Jeff Devanney begins his 12th season as head football coach at Trinity College in 2017-18. Trinity hired Devanney, a 1993 graduate of the College, as its 27th head coach in December of 2005. He had been Trinity’s defensive coordinator in 2005, its special teams coordinator from 2001 to 2004, its secondary coach from 2002 to 2005, and its defensive line coach in 2001. Devanney has continued to coach the Bantam defensive backs each fall. In his rookie year at the helm, the Trinity defense surrendered just 54 points all season, and the Bantams have outscored their opponents, 2,014-861, in his 10-year tenure as head coach. In 2016, Trinity posted a perfect 8-0 record to win the NESCAC title for the eighth time in program history while Devanney was named as NESCAC Coach of the Year.
Devanney has a 75-13 record as a head coach that includes perfect 8-0 records in 2008, 2012 and 2016 and gives him the best winning percentage in the history of Trinity football at .852. The Bantams won or shared the NESCAC title from 2002 to 2005, in 2008, 2012 and 2016. Devanney was honored as the NESCAC Coach of the Year in 2008, 2012 and 2016, and also garnered the Gridiron Club's Division II/III New England Coach of the Year award in 2012. Devanney has seen 108 All-NESCAC selections from his teams the last nine years including the NESCAC Offensive and Defensive Player of the Year in 2008, the Defensive Player of the Year from 2010 to 2012 and again in 2016, and the NESCAC Rookie of the Year in three of the last four autumns. A Devanney-coached Trinity player has been selected to participate in a National Senior All-Star Games in Mexico, Maryland, and Virginia in 11 of the last 12 years.
In Devanney’s 15 years on the Bantam staff, Trinity has been ranked No. 1 in total defense in the country five times and posted 21 shutouts. Last fall, the team led the league in scoring (38.1 ppg) and finished second in the NESCAC in scoring average at 13.6 points allowed per game while scoring a league-high four defensive touchdowns. The Bantams also ranked third in yards allowed per game with under 265 per tilt, and were one of just two teams in the league to give up less than 100 rushing yards per game. The team was also tied for conference-bests with 14 interceptions and nine fumble recoveries. Trinity concluded the year ranked fourth nationally in first downs allowed, ninth nationally in scoring defense, fifth nationally in pass efficiency defense, sixth nationally in sacks and 12th nationally in total defense. In 2015, the Bantams ranked No. 1 in the nation in red-zone defense (.458), third in scoring defense (10.1 ppg allowed) and pass efficiency defense (87.05), ninth in total defense (253.3 ypg), and 10 nationally in rushing defense (90.3 ypg). In 2014, Trinity finished sixth nationally in pass efficiency defense with a 90.3 rating for opposing quarterbacks and led the country in kickoff return average with 28.1 yards per attempt. In 2013, the Bantams allowed just 13.9 ppg (9th in nation), yielded 138 yards through the air per game (5th in nation), rushed for 281 yards per game (7th in nation), and held opponents to 254.8 yards per game (8th in nation) and an 80.8 pass efficiency rating (3rd in nation). Three seasons ago, Trinity yielded an NCAA Division III-low 195.5 yards per contest, and surrendered an NCAA Division III-low 8.1 points per game, allowed an NCAA Division III-low 53.6 yards per game on the ground, and posted an 84.68 defensive pass efficiency rating (4th in nation). Trinity also led the nation statistically in rushing defense (63.5 ypg), total defense (195.5 g), and scoring defense (8.13 ppg) while posting four shutouts in 2011, and finished first in the nation in rushing defense (45.50 ypg) in 2010. In 2006, Trinity led the country in scoring defense and total defense, and finished second nationally in pass efficiency defense (73.2 opponent efficiency rating).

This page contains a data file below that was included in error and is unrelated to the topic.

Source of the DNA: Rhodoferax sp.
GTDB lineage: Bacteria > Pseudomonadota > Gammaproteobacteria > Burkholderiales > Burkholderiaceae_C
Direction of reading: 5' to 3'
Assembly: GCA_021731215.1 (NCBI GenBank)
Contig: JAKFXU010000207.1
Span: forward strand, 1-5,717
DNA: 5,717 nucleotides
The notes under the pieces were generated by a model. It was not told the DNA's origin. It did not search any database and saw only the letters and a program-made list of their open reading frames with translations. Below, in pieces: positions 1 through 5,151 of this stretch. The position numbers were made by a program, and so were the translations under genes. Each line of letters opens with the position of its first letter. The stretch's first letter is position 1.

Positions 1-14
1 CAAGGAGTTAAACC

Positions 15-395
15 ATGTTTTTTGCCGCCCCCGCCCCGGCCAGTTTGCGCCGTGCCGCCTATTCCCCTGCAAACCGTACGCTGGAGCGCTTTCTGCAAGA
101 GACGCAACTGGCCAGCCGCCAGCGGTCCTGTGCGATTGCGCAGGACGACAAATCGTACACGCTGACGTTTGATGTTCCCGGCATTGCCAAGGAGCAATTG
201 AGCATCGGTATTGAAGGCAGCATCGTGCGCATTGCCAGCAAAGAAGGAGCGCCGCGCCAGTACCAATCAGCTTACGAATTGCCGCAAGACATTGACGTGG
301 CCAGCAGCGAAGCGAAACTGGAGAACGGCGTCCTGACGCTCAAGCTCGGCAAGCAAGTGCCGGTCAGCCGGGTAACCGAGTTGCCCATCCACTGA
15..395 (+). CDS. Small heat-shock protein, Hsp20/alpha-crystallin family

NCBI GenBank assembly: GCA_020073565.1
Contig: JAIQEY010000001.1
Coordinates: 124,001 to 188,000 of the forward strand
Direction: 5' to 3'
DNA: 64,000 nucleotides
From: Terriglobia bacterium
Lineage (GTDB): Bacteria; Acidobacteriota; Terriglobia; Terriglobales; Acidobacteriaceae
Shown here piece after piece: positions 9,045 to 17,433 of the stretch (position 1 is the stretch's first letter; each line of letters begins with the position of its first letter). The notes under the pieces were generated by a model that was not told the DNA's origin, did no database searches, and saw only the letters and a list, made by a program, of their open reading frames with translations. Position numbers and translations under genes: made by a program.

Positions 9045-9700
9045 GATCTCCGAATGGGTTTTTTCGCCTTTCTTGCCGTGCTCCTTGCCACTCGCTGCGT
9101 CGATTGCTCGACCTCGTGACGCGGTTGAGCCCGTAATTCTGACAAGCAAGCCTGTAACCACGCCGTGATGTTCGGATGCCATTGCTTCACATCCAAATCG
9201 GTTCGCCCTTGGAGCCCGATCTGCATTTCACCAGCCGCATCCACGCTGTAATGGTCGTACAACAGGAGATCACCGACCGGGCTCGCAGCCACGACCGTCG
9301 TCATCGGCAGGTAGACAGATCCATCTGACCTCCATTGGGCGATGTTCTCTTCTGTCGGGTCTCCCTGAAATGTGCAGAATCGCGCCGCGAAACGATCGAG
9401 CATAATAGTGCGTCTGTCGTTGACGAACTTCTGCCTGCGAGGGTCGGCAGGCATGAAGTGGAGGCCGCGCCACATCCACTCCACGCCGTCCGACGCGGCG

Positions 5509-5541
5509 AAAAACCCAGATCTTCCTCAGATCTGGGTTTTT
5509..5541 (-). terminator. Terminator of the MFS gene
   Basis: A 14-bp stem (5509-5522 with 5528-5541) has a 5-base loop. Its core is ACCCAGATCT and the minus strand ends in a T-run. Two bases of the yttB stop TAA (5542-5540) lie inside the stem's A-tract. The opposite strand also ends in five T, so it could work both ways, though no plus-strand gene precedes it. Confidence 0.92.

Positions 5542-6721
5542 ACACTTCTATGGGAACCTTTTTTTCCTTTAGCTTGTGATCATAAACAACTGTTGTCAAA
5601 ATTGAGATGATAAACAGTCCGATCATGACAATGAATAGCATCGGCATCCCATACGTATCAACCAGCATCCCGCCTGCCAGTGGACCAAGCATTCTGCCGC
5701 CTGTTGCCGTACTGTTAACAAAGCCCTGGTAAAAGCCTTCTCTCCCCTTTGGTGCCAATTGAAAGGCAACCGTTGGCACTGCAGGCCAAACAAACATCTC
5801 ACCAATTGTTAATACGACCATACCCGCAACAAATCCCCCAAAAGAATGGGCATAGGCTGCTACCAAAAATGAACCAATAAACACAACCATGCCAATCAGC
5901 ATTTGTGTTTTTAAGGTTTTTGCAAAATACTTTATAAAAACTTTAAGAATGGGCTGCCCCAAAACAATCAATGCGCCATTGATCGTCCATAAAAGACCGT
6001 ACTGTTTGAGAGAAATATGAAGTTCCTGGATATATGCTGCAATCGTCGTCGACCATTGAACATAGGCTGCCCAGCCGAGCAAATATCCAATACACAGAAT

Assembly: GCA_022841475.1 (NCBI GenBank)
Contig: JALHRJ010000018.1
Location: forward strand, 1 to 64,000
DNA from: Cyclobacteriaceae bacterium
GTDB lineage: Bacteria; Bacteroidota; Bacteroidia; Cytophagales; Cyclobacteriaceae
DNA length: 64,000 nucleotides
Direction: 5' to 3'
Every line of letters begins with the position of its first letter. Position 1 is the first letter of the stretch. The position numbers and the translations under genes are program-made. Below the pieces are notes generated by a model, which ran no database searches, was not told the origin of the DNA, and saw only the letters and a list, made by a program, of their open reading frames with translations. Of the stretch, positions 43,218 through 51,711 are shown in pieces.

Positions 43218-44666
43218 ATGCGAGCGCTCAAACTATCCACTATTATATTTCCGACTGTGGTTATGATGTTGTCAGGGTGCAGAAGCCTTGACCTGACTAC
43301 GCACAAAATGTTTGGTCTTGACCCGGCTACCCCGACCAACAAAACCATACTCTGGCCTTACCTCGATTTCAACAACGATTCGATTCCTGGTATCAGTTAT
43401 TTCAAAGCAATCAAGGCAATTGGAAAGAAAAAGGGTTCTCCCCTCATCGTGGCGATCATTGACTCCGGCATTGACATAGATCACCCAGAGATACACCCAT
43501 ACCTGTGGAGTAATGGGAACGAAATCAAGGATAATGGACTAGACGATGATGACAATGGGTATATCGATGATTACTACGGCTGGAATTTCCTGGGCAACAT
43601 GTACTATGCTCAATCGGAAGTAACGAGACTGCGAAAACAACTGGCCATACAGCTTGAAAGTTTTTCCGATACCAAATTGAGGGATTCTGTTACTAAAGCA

A star player in football and baseball for the College, Devanney was voted the NESCAC Football Defensive Player of the Year in 1992. He appears among the College’s all-time leaders in punt returns and stolen bases in baseball. Devanney earned his master’s degree in liberal studies from SUNY-Albany in 1995. Prior to Trinity, Devanney was the defensive coordinator at Central Connecticut State University from 1998-2000. He also served as a secondary coach at Georgia Tech and worked with the wide receivers and tight ends at Albany and Coast Guard. An associate professor in the Trinity athletic department, Devanney and his wife, Michele, their daughters, Shea and Caitlin, and their son, Sean, reside in Newington, Conn.